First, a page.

Before authorities apprehended suspect Cesar Sayoc in connection to the series of mail bombs, the case prompted all sorts of speculation and conspiracy theories. The bombs were all sent to high profile critics of President Trump
“It is a high probability that the whole thing is set up as a false flag to gain sympathy for the Democrats,” said talk radio host Michael Savage, “and to get our minds off the hordes of illegal aliens approaching our southern border.”
“Republicans just don’t do this kind of thing,” Rush Limbaugh said on his program. “Remember every mass shooting there is, the Democrats in the media try to make everybody think right off the bat that some Tea Partier did it, or some talk radio fan did it or some Fox News viewer did it. Turns out it’s never, ever the case. Not one of these bombs went off. And if a Democrat operative’s purpose here is to make it look like, ‘Hey, you know, there are mobs everywhere, the mobs are not just Democrat mobs.’ ”
Federal officials have declined to talk about the potential political motivations, but the criminal complaint connects Sayoc with a pro-Trump twitter account and photographs of him have begun to surface holding “Make America Great Again” signs at a political rally. He was arrested in a van covered with anti-CNN images and pro-Trump decals.
In a news conference announcing the arrest, Attorney General Jeff Sessions acknowledged Sayoc, “appears to be a partisan.” He said a motive will be determined as the case goes forward.
The conspiracy theories flying around before the arrest hearken back to another era in American history — the 1950s and ’60s — when bombs were a tool of political intimidation.
“Terrorism is nothing new”
During that time, Birmingham, Ala. was known by another name: “Bombingham.”
Jeff Drew grew up on a street called Dynamite Hill — so named because many black family homes were bombed for moving into the predominantly white neighborhood.
“It would push the furniture off the floor and break the windows,” Drew said. “And scare us all to death. So terrorism is nothing new to this part of Birmingham, Alabama. We experienced it firsthand.”
There were more than three dozen unsolved racially motivated bombings in Birmingham during the Civil Rights era — mostly houses and churches. A frequent target was the Reverend Fred Shuttlesworth, leader of the Birmingham civil right movement.
And Drew says there was a pattern after the attacks. Authorities, including then Birmingham Police Commissioner Bull Connor, would accuse victims of planting the bombs.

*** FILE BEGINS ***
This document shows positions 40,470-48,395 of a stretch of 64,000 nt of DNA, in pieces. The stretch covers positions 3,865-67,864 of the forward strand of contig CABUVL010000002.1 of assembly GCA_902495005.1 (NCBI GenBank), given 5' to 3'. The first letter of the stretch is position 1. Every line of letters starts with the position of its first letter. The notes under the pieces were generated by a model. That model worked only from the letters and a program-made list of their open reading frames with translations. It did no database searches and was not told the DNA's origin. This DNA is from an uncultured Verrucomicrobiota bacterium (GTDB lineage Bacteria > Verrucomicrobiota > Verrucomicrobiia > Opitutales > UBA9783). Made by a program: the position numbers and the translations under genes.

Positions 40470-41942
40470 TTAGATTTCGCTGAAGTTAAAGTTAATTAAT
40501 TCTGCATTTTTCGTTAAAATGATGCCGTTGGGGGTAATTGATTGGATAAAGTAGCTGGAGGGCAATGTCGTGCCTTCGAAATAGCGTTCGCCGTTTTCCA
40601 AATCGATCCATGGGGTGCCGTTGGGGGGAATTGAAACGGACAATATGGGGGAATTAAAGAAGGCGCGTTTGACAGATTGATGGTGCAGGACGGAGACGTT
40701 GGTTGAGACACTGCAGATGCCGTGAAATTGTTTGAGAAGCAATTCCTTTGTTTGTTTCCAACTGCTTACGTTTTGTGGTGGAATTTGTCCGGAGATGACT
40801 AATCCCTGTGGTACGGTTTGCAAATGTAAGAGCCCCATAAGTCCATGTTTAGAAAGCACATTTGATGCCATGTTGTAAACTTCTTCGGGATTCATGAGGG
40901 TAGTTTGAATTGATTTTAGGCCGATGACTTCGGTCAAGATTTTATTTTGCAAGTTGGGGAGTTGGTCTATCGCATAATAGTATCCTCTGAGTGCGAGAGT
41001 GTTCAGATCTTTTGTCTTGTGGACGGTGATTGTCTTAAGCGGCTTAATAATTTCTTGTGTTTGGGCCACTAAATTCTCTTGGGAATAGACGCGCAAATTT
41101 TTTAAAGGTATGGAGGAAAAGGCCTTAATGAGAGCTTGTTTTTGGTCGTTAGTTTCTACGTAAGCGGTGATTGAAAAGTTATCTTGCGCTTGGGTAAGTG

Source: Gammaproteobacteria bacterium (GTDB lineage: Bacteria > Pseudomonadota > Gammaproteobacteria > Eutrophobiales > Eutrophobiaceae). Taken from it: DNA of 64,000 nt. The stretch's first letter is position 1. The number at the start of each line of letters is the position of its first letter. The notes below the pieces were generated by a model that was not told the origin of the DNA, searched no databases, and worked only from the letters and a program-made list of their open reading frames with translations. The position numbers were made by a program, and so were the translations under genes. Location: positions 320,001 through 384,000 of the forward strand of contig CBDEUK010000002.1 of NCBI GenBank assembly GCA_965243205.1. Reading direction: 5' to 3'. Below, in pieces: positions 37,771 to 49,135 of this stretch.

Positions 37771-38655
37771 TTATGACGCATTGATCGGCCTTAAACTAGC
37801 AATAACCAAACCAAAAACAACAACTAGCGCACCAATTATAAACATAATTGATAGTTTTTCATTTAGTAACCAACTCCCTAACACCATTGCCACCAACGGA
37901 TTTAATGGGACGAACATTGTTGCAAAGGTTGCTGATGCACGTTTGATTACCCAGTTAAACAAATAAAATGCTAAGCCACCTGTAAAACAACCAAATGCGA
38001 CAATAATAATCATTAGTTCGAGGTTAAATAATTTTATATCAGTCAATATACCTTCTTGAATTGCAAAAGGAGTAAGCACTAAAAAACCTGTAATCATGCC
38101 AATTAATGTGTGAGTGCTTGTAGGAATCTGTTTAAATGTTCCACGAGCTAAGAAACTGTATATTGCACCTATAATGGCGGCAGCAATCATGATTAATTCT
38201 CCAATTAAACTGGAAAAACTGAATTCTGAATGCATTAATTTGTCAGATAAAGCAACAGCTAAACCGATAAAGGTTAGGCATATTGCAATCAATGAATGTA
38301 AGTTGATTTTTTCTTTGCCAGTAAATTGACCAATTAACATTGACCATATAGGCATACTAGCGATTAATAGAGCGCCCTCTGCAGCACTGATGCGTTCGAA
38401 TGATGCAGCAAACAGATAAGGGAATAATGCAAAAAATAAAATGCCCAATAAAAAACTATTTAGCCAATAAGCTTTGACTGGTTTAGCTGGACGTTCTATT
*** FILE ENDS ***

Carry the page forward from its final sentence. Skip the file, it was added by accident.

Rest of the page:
“That’s the most inhumane thing you could think of,” Drew said. “Who would bomb their own house?”
But that rumor was widely circulated in white circles says Diane McWhorter, who wrote a Pulitzer Prize-winning history of the Birmingham Civil Rights movement called Carry Me Home.
“The understood motive was that blacks were bombing their own churches and buildings in order to raise money and get publicity for the movement,” she said.
She says it was repeated publicly by politicians, including Alabama’s segregationist governor, George Wallace. Other common theories were that the bombings were ordered by Martin Luther King Jr., or were part of a communist plot, or were orchestrated by the FBI.
“It was repeated so often — I mean I grew up hearing this from my own father — that, you know, I think they started believing it,” she said. “And part of the reason they were able to believe it was that, until the 16th Street Church bombing in September of 1963 when four young girls were murdered, there had been no real fatalities.”
Even after that deadly Ku Klux Klan attack, police at first zeroed in on the church’s black janitor as a suspect.
Pulitzer Prize-winning historian Taylor Branch wrote a trilogy documenting America in the Martin Luther King Jr. years. He says conspiracy theories were rampant across the South as African-Americans pushed for equal rights.
“It shows the lengths that people will go to not to acknowledge something that they don’t want to believe,” he said.
For instance, what happened in Mississippi during Freedom Summer in 1964.
“Three of the civil rights workers were kidnapped by a sheriff’s posse of Klansmen and murdered and, because the bodies weren’t found, Mississippi officials denied that that segregationists could have done this crime,” Branch said. “First of all, they said there was a hoax. Sen. James Eastland even told that to the president on the phone.”
“Jim, they got three kids missing down there. What can I do about it?,” President Lyndon Johnson said on a recorded call.
“I don’t know,” Eastland replied. “I don’t believe there’s three missing. I believe it’s a publicity stunt.”
Thriving conspiracy theories
Branch says polarizing times — then and now — lead to an ideological climate where conspiracy theories thrive.
You hear it today on talk radio, and on social media sites where people have speculated that Democrats are behind the suspicious packages, in order to generate sympathy in the upcoming mid-term elections.
“Trying to play this blame game and shifting blame somewhere else is just a low point of where we’ve gotten into this country in our political conversations,” Branch said.
Democratic Sen. Doug Jones of Alabama is a former U.S. attorney who prosecuted the Birmingham church bombers.
“We are living in a time where words matter just like they did back in the ’60s,” he said. “There were so many things that happened then based on the empowerment that public officials like George Wallace gave. Do people not understand what it takes to kind of tone down the rhetoric to make sure that things like this don’t happen with some deranged fool out there who wants to try to hurt people thinking that he’s got the O.K. to do it?”
Jones says he’s confident law enforcement will find the truth behind the mail bombs.